Yield Implications of Delayed Corn Planting

Ag economists parse USDA data to determine if there is reason for concern

The late spring has many worried. Others are confident farmers can plant a corn crop in 5 working days. Todd Gleason reports, University of Illinois agricultural economists have gone through the USDA data to see if this is true and what impact a late planting season might have on corn yields.

The grand prairie of Illinois is still lying dormant. It’s soils are just beginning to reach that magical 50 degree mark. That’s when the corn planters begin to roll.

It’s a late start to the season this year, and despite the increased size of the machinery University of Illinois Agricultural Economist Scott Irwin says it’ll still take about as much time to plant the corn crop this season as it did nearly 30 years ago.

Irwin: If we are operating at our maximum capacity, it takes about fourteen days and when we say days we mean field days not calendar days, to get the job done.

The reason is simple. There are fewer farmers using bigger machines. So, it is pretty likely it will take a while to get the corn crop in the ground says Irwin, and that has some serious implications.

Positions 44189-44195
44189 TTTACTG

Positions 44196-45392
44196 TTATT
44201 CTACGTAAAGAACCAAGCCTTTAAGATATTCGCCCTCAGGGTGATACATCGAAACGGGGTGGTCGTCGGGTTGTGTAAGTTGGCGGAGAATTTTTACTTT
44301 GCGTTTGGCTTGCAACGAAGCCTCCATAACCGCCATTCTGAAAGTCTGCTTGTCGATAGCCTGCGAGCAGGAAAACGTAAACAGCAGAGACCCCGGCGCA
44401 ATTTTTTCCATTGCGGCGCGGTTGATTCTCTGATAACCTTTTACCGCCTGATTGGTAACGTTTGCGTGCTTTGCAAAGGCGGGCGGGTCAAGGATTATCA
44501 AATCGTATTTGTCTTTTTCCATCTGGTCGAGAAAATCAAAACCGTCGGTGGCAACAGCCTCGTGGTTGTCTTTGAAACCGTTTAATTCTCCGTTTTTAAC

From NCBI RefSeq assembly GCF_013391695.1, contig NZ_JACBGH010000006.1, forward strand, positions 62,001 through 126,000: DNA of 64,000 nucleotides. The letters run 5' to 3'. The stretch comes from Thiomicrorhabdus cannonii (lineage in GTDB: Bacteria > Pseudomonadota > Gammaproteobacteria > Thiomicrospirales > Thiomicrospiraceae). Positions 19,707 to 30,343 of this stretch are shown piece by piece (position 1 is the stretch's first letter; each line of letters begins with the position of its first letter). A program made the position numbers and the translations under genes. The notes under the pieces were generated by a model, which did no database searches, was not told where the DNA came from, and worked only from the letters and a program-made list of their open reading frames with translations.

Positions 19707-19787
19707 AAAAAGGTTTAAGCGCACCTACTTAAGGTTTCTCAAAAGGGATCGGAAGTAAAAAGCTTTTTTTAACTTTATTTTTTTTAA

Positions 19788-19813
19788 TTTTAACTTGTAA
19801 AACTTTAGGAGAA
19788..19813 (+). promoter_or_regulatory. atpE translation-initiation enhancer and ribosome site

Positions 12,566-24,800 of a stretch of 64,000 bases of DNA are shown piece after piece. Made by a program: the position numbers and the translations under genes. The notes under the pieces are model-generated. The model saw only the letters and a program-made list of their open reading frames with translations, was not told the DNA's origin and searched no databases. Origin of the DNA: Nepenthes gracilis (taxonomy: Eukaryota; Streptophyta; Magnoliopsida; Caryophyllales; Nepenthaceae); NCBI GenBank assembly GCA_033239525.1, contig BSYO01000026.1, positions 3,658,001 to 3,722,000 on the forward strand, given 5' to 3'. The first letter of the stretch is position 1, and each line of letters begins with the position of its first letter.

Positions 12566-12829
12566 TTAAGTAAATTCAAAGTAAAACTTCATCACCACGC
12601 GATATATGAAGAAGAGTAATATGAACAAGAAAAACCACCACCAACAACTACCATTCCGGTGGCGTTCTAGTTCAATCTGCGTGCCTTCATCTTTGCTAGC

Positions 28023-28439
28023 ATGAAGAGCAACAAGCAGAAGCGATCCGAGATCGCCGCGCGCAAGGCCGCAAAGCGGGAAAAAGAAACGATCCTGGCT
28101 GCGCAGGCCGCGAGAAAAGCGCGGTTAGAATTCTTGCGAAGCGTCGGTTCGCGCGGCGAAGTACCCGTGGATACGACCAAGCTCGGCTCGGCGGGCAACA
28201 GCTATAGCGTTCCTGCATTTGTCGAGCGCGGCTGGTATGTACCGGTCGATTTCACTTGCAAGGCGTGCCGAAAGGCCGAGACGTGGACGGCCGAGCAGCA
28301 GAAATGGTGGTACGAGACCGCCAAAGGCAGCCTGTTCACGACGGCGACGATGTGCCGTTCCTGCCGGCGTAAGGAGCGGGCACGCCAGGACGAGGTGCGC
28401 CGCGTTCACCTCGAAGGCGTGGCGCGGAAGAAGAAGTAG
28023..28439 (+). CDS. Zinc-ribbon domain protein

Irwin: Our optimum window clearly closes May 1st based on the agronomic trials we have access to and by May 10th we are definitely into the late planting time frame and it is hard to see, unless we get extraordinarily lucky with a planting window opening up, that we are not going to have above average late planted acres. Certainly in Illinois, and I am 100 percent confident of that as you go north where they are still melting the snow.

ILLINOIS analysis suggests the number of late planted corn acres could 5 to 10% more than usual. If so, the impact on the nation wide corn yield could be between a bushel and quarter to two-and-half bushels to the acre lost.

— Scott Irwin, Agricultural Economist – University of Illinois
Todd Gleason, Farm Broadcaster